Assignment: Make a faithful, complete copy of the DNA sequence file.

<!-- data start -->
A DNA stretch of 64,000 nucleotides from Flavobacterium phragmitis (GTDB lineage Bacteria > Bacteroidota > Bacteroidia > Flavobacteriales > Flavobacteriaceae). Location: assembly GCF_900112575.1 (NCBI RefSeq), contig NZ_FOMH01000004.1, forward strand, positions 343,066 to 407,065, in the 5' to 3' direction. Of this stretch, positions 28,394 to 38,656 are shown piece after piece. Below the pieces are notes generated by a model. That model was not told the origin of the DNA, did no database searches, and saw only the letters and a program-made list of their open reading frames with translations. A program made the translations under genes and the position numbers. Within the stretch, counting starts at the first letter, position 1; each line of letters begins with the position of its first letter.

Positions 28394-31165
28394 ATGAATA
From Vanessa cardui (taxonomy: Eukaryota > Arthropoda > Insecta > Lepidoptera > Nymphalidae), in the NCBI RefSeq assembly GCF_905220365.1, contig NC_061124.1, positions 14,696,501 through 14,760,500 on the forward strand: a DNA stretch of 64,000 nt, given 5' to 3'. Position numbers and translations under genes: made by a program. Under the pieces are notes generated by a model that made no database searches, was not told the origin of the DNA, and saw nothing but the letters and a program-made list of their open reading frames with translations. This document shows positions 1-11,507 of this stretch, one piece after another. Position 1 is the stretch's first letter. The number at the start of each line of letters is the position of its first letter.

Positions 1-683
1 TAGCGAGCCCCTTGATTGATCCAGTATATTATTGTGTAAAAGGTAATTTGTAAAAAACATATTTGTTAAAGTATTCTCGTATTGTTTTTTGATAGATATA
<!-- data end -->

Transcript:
A DNA stretch of 64,000 nucleotides from Flavobacterium phragmitis (GTDB lineage Bacteria > Bacteroidota > Bacteroidia > Flavobacteriales > Flavobacteriaceae). Location: assembly GCF_900112575.1 (NCBI RefSeq), contig NZ_FOMH01000004.1, forward strand, positions 343,066 to 407,065, in the 5' to 3' direction. Of this stretch, positions 28,394 to 38,656 are shown piece after piece. Below the pieces are notes generated by a model. That model was not told the origin of the DNA, did no database searches, and saw only the letters and a program-made list of their open reading frames with translations. A program made the translations under genes and the position numbers. Within the stretch, counting starts at the first letter, position 1; each line of letters begins with the position of its first letter.

Positions 28394-31165
28394 ATGAATA
From Vanessa cardui (taxonomy: Eukaryota > Arthropoda > Insecta > Lepidoptera > Nymphalidae), in the NCBI RefSeq assembly GCF_905220365.1, contig NC_061124.1, positions 14,696,501 through 14,760,500 on the forward strand: a DNA stretch of 64,000 nt, given 5' to 3'. Position numbers and translations under genes: made by a program. Under the pieces are notes generated by a model that made no database searches, was not told the origin of the DNA, and saw nothing but the letters and a program-made list of their open reading frames with translations. This document shows positions 1-11,507 of this stretch, one piece after another. Position 1 is the stretch's first letter. The number at the start of each line of letters is the position of its first letter.

Positions 1-683
1 TAGCGAGCCCCTTGATTGATCCAGTATATTATTGTGTAAAAGGTAATTTGTAAAAAACATATTTGTTAAAGTATTCTCGTATTGTTTTTTGATAGATATA